Golf season has officially begun here at the Chicago District Golf Association golfers are starting to post scores and tournament registration has quickly filled up for this summer. While this is a welcome relief to what was truly an unprecedented winter many golf courses are lying dormant hoping for warmer temperatures to arrive. However, if we are to learn from last season this could be an unsettling month and a half. Almost every golf course in the region had their trials and tribulations last season due to the lack of cooperation from mother nature. The high temperatures, large rainfalls, and high dew points were not ideal for growing grass. But after talking with many superintendents and members for the industry the recurring topic was about how the spring of 2018 contributed to many of the difficulties faced throughout the summer and into the fall. As of now similar trends are occurring and even more alarming is that we may even be behind compared to last spring.
I mentioned earlier that the temperatures we have experienced so far this spring and in particular the month of March have been very similar to those experienced in 2018. While there have been warmer days this year so far compared to last year we were significantly below average to start the month, and with very few days at or above average this has had a detrimental effect to our soil temperatures over the past month as well.
Soil temperatures are crucial in the spring in order for many plants but especially creeping bentgrass. Currently, many of our soil temperatures are hovering around the low 40’s at a 4-inch depth. Some courses near the lake are even cooler which is ultimately slowing the green up process down even further. These soil temperatures again are not ideal for creeping bentgrass activity. Various cultivars can be more active at cooler temperatures and are faster to green up in the spring. Some cultivars like L-93 are some of the slowest creeping bentgrass cultivars to green up as seen below.
While bentgrass is slowly growing this is giving Poa annua a significant advantage to out-compete bentgrass in certain areas. Typically creeping bentgrass becomes active when soil temperatures are between 55–60 F. Poa annua is able to become active at much cooler soil temperatures around 40–45F. The slow start to the spring could cause an explosion in Poa populations on many golf courses and for courses that have newly established bentgrass areas, this could be a major problem.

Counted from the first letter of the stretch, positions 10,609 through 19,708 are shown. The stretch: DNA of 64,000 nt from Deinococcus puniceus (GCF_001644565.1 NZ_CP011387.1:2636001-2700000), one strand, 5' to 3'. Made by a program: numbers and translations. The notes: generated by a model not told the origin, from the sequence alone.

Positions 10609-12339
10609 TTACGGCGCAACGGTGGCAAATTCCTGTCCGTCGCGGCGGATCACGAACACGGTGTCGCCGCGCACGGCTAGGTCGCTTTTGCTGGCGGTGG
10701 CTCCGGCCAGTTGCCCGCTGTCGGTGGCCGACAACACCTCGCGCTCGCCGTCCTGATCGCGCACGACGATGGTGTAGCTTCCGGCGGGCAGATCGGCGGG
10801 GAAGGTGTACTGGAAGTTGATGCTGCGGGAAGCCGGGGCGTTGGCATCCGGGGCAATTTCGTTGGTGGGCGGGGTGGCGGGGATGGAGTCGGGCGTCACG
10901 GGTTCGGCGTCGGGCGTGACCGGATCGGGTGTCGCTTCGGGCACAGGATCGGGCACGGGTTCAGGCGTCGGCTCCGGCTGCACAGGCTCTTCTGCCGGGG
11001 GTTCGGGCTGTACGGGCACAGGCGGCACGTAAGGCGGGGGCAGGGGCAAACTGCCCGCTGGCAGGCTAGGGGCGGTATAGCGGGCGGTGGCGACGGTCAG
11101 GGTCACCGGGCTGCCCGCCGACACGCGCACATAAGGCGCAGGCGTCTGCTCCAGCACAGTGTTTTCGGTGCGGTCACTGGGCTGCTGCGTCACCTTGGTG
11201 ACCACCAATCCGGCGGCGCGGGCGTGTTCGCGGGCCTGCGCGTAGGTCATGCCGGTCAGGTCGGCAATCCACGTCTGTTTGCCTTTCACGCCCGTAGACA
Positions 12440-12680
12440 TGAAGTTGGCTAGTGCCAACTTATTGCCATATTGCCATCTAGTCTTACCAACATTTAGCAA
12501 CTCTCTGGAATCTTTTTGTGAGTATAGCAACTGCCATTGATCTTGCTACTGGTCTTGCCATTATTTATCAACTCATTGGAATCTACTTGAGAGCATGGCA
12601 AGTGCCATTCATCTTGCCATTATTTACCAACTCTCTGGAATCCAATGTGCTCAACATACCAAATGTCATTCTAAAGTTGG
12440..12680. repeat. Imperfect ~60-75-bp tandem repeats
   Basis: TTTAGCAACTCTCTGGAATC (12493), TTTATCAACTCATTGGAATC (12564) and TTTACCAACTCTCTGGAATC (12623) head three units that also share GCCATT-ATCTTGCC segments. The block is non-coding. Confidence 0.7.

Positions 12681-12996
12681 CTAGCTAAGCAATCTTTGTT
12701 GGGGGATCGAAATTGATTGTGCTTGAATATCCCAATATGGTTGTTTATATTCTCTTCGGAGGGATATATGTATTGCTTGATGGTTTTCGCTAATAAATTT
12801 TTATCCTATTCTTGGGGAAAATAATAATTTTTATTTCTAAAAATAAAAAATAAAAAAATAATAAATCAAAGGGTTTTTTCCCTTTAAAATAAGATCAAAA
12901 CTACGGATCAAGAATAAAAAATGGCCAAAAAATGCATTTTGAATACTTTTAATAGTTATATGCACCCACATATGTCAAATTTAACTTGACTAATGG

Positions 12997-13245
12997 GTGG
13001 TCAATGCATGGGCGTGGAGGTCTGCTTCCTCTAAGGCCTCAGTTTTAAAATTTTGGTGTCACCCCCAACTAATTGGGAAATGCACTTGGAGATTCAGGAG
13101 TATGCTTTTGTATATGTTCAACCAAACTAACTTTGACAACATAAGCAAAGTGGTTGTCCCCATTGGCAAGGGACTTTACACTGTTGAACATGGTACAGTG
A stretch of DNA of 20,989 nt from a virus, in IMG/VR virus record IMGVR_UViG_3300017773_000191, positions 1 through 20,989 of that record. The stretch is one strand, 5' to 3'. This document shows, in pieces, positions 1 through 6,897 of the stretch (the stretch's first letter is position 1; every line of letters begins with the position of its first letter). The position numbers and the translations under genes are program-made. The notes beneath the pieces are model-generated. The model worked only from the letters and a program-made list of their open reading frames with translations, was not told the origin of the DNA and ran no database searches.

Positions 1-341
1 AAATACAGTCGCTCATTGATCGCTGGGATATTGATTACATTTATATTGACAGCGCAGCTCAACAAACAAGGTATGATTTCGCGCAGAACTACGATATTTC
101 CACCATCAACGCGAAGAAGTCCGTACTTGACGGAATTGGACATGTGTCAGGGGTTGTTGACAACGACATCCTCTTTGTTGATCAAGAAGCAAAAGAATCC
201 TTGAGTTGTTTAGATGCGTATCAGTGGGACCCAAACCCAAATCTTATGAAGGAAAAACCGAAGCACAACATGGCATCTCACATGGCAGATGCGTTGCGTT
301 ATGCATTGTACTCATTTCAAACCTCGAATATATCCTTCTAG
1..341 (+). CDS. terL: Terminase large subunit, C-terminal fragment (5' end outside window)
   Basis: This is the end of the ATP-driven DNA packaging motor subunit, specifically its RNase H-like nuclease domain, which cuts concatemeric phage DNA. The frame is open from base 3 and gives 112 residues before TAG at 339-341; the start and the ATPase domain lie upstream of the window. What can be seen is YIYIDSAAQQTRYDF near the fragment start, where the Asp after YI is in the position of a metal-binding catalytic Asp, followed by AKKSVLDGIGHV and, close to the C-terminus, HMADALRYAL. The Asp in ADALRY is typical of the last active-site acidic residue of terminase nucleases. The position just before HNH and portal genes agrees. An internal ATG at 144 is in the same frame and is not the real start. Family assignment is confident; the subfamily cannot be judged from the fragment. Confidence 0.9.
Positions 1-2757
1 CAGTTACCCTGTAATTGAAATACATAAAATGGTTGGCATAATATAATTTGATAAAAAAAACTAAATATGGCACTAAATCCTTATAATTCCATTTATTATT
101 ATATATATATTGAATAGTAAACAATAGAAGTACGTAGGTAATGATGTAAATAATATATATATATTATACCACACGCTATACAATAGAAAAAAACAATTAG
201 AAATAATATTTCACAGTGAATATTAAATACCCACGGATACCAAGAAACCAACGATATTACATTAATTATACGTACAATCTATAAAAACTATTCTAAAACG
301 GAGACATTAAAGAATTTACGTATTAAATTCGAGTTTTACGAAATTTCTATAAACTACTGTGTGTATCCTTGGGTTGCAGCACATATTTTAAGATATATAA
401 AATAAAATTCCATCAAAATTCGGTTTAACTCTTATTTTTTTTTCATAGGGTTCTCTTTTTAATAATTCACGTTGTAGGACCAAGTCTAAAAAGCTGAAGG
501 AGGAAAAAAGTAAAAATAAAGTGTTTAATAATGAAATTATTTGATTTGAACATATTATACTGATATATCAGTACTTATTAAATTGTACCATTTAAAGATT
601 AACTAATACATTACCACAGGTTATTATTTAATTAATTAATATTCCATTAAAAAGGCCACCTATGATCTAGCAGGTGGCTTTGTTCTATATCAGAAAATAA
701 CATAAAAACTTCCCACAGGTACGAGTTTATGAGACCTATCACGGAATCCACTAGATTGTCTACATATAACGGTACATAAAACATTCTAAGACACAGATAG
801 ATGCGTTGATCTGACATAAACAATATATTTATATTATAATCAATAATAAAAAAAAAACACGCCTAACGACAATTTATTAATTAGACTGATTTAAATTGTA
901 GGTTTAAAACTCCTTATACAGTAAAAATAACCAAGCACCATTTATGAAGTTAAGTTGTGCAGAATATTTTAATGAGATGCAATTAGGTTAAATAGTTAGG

Meanwhile, for our friends down south managing zoysia grass soil temperatures are still a little ways off as well. The zoysia here in Chicago likely will not begin to green up until the end of May is the weather stays this way for the rest of April.
Whether you consider Poa annua a weed or not entirely depends on your golf course, many courses in the area are managing Poa putting greens. One question which has come up over the past few weeks is Proxy/Primo applications in order to control Poa seedheads. Some courses have made at least one application this spring and many courses have made applications the previous fall. Right now much of central Illinois and the southern part of Chicagoland are in the target range to make these applications. Based on research conducted at various universities, controlling Poa seedheads the timing of these applications are important for successful control. Applications made in the fall and spring have been shown to have the most success, while applications made after the target growing degree days have shown little to no success. The take-home message should be that these applications are better off being made early than too late.
Another weed that can cause headaches for many superintendents is crabgrass. Preemergence applications for crabgrass control is closing in in the northern part of the state. Meanwhile, in central Illinois, these applications should be on the docket this week especially if crabgrass was an issue last year. The best way to control crabgrass is with preemergence herbicides. Post-emergence herbicides for crabgrass are available however selecting the right herbicide based on the growth stage of crabgrass can cause issues at times.
During my visits this week many courses are seeing significant moss activity especially on putting greens. For the most part, the activity seems to be more prevalent in the cleanup passes on the greens. Identifying moss on a putting green can be difficult at times depending on the moss and the color of your putting green. Sometimes we can see moss standing out due to the bright green color. Other times a darker color is more often seen and can be overlooked at times.
When all else fail a hand lens can help identify some of these areas. Controlling moss can be difficult and often requires chemical and cultural control options. Recently there was an article published in GCM written by Dr. Raudenbush which looks at these control options. See the link to read the full article https://www.gcmonline.com/research/news/silvery-thread-moss.
For the most part, it has been a quiet start to the spring in the way of disease activity. I have seen some pink snow mold running around but only in locations where fungicides were not applied last fall. Many of these areas are not active and do not require fungicide applications for recovery. A little bit of nitrogen and some warmer temperatures these damage areas will grow out and recover.
I have looked a lot at soil temperatures and growing degree days in this scouting report and for our soil-borne pathogens, the same story applies. We are still pretty far out from these fungicide applications but it is never too early too start planning ahead especially if your course is prone to these diseases.